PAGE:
Being on the same network as your existing infrastructure (think, applications, databases, printers and file repositories) greatly simplifies the integration of mobile devices and allows these tools to provide their users with the same access to information and services as they would have from a traditional PC or laptop computer. Integrated mobile devices and mobile application management also provide both the necessary security on the device level and on any applications used to access your private cloud data, including those utilized to access sanctioned public cloud services, such as Salesforce.

Of course, your organization is not an island so Virtual Data Rooms allow your extended enterprise of contractors and freelancers to access a dedicated, secured space in your private cloud, which, in turn, allows them to exchange information with employees while working on specific projects.

There are still a lot of questions to answer for every organization in 2017, but with private cloud options increasingly more capable it is easier than ever for an organization to take just the steps they believe are necessary to add value and contribute to the business without having to completely re-think or re-invent their IT strategy. And that's certainly something to look forward to.


About the Author

Henning Volkmer is the president and CEO of ThinPrint Inc. and Cortado Inc. He drives the execution of ThinPrint's strategy as the leading provider of print management software and services for businesses and Cortado Mobile Solutions' business class of cloud desktop services across the Americas Volkmer has been at the forefront of technology trends for the past seventeen years, helping to shape both the virtual desktop as well as the enterprise mobility industry. In addition to holding various positions within the Cortado group, Volkmer served as part of a project team focused on reducing costs in the network infrastructure division with what is now Nokia Networks. Under Volkmer's direction, ThinPrint brand has increased its lead as the premier print management software, while Cortado brand has become recognized as a pioneer business solution, shaping the future of the cloud desktop. Originally from Berlin, Germany, Henning currently resides in Denver, CO.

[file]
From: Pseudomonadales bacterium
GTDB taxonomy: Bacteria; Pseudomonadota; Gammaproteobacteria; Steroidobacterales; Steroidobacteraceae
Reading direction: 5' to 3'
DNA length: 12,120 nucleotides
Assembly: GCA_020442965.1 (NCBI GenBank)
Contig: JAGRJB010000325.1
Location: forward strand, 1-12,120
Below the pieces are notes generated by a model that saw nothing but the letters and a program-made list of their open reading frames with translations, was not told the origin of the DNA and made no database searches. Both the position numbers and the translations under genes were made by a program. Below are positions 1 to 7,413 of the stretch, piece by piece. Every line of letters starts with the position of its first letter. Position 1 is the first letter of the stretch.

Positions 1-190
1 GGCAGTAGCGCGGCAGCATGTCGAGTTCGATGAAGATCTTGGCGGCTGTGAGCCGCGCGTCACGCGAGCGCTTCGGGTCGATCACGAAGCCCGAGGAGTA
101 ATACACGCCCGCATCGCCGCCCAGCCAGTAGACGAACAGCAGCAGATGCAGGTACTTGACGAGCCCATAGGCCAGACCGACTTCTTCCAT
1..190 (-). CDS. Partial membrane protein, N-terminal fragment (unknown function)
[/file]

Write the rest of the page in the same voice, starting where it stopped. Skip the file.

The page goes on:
CT Volkmer 

Published Tuesday, January 03, 2017 9:01 AM by David Marshall